All Things Considered
All Things Considered
Friday, August 22, 2008

Minnesota Public Radio Stories

  • Minneapolis and St. PaulRNC creates friendly competition between Twin Cities
    St. Paul counts down to the Republican National Convention, but why do people continue to think the event is in Minneapolis? It's generating some healthy competition between our Twin Cities.4:49 p.m.
  • Minnesota State Fair: What's that sound?
    The Minnesota State Fair has been going since last Thursday and it's always a feast for the senses. You might even say, sensory overload. Great people watching and visual distraction everywhere. The smells of the deep fryer, and the swine barn.4:55 p.m.
  • Gov. Pawlenty at the State FairPawlenty gets encouragement, gives few clues on VP
    Gov. Tim Pawlenty fielded questions about the possibility of being John McCain's running mate from both reporters and fairgoers today, but he didn't say much.5:19 p.m.
  • Steve CooganSteve Coogan does Hamlet in his own special way
    Steve Coogan is considered a comedic genius in his British homeland. His specialty is deadpan performances which shred the conventions of television, movies and drama. His latest film, "Hamlet 2," opens this weekend.5:24 p.m.

National Public Radio Stories

  • Obama Keeps Nation Guessing On Running Mate
    Sen. Barack Obama is expected to announce his pick of a running mate. Among the front-runners being mentioned are Sens. Joe Biden (D-DE), Evan Bayh (D-IN), and dark-horse candidate Rep. Chet Edwards (D-TX). Obama will appear with his pick in Illinois Saturday.
  • Arizona Gov.: Dem Platform Renews Promise
    The Democrats will present their 2008 platform, Renewing America's Promise in Denver next week. Arizona Gov. Janet Napolitano, chair of the Platform Drafting Committee, says it offers goals for a better economic future and emphasizes options to make it easier for women who want to have children.
  • Bailout Vow Does Little To Aid Fannie, Freddie
    Congress' approval last month of a bailout of Fannie Mae and Freddie Mac was meant to reassure anxious investors. It hasn't worked out that way, however. Investors' confidence in the companies is dwindling and there's still much uncertainty over how a bailout will work.
  • Media Coverage Of Conventions Has Changed
    Political Conventions today resemble a made-for-TV spectacle — and television is rebelling against it. The three TV networks only devote one hour a night. But it was not always so. The media's approach to covering conventions has evolved since the mayhem of 1968.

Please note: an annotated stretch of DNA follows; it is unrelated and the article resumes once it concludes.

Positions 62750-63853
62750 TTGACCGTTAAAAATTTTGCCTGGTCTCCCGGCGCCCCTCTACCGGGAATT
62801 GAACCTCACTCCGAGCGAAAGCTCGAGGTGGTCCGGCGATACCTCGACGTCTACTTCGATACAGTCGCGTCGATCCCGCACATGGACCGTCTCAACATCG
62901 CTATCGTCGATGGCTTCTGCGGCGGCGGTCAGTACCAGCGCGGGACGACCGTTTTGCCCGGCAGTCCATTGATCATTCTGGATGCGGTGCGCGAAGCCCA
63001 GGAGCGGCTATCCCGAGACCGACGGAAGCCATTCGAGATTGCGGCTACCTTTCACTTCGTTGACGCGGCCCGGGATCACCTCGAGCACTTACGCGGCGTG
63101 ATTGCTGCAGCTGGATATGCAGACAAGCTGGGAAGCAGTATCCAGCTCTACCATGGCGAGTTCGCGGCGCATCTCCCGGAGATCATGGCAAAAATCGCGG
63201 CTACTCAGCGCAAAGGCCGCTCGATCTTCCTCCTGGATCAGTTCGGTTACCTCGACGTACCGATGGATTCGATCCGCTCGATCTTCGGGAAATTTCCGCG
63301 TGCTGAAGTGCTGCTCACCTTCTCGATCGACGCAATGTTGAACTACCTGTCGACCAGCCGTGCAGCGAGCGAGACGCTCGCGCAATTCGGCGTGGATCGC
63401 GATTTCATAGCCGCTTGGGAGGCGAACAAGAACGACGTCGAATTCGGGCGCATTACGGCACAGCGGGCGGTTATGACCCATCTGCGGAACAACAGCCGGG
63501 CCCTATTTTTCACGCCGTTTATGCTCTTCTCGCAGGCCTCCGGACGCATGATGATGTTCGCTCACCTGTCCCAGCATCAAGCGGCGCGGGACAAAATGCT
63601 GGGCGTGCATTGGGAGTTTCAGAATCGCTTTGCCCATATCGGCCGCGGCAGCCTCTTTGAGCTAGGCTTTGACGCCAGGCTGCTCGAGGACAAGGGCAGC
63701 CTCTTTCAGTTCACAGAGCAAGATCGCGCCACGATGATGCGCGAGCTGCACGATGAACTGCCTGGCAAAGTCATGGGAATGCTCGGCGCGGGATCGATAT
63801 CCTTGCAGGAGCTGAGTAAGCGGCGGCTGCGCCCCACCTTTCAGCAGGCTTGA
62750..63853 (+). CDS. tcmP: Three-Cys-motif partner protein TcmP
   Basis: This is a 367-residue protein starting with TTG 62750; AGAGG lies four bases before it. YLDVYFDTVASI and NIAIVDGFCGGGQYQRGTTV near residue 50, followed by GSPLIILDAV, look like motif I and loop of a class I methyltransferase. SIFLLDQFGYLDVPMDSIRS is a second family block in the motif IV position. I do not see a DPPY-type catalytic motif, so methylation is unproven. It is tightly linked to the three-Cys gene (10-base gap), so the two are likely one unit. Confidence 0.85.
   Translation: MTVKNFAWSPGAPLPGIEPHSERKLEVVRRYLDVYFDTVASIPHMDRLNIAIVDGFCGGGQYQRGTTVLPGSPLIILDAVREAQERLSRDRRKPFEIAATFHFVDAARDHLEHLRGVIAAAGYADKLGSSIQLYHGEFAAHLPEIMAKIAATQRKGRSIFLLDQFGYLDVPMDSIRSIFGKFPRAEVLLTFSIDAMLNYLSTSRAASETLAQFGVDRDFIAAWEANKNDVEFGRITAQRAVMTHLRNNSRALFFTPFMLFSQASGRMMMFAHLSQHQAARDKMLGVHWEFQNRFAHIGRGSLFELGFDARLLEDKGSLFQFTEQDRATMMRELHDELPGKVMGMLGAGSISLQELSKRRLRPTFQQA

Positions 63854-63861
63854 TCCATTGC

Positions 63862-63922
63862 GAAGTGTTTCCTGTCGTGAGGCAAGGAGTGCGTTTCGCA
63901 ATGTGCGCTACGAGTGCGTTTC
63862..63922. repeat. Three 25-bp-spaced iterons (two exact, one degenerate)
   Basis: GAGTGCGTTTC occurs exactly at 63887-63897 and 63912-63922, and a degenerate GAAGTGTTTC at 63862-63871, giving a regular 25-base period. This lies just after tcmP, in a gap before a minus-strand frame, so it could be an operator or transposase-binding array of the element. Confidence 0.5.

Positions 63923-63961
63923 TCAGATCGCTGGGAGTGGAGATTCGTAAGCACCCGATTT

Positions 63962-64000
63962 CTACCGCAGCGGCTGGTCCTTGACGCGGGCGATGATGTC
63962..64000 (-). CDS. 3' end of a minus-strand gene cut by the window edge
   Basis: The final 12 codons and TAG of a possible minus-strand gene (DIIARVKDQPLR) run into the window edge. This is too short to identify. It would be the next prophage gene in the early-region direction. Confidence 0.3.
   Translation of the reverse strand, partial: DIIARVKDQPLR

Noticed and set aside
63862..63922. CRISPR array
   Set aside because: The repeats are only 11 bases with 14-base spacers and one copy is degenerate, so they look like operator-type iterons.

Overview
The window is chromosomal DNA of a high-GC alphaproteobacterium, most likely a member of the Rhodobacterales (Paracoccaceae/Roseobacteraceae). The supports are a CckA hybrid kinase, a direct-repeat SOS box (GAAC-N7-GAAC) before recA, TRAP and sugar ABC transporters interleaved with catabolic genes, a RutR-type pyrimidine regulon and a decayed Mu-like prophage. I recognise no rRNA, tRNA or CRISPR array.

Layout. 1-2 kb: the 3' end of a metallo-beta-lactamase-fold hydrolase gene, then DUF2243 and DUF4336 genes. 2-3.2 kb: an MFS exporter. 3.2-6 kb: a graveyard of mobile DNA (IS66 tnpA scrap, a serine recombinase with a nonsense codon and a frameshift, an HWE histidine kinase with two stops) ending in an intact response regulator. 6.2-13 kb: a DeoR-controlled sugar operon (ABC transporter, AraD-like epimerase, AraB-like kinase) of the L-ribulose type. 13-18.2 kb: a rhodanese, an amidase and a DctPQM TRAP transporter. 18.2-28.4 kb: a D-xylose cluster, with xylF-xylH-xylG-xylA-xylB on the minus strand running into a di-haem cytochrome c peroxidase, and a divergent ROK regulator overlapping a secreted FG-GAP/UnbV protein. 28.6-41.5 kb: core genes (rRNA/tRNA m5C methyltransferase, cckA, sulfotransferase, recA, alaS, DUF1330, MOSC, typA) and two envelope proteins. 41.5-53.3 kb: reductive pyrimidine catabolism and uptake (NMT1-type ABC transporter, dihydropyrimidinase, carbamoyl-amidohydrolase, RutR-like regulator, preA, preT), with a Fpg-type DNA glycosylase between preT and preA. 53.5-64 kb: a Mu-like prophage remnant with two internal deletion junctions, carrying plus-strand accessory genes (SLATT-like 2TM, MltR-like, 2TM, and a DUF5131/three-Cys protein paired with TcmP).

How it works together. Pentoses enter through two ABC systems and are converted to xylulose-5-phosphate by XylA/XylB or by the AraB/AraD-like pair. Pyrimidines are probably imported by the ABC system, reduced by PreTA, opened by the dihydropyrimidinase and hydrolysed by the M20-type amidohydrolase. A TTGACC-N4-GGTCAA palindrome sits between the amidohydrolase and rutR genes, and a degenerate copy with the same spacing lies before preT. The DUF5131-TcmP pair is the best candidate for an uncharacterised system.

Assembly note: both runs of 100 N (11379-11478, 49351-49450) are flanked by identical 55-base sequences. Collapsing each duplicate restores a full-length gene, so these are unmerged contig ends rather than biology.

• Reviewing The Beijing Olympics
    The Summer Olympics wrap up in Beijing this weekend. Initial media coverage of pollution and human rights abuses were eclipsed by the sporting events. The games showcased the rising talent of Usain Bolt, but also saw the age of Chinese women gymnasts questioned.
  • Imagining The 2012 London Games
    London will host the 2012 Olympic Games, but organizers acknowledge they have big shoes to fill after Beijing. British comedian Matt Kirshen, a finalist on the 2007 season of NBC's Last Comic Standing, says it's going to be impossible to top the ability of a totalitarian regime.
  • 1,000 Essential Recordings You Must Hear
    Covering music from Marian Anderson to ZZ Top, 1,000 Recordings to Hear Before You Die: A Listener's Life List covers all genres in its more than 900 pages. It's driven by the notion that "the more you love music, the more music you love." Author Tom Moon submits his picks for the best summer recordings.
  • Russian Retreat From Georgia Disputed
    Russia said Friday the pullback from Georgia into South Ossetia has been completed. The U.S. State Department said, however, that the Russians were not living up to their part of a cease-fire deal brokered by France.
  • Obama VP Pick, McCain Gaffe Cap Week In Politics
    Barack Obama continued to wait on the announcement of his running mate, and John McCain can't remember how many houses he owns. David Brooks, a columnist for The New York Times, and E.J. Dionne, a columnist for the Washington Post and a fellow at the Brookings Institution, offer their insight.
  • Prague Spring Ignored In Post-Communist Society
    Tourists in the Czech Republic are not likely to find a plaque commemorating the failed democratization process known as Prague Spring and the generation of 1968. Critics say people want to forget there was a period of communism in Prague.

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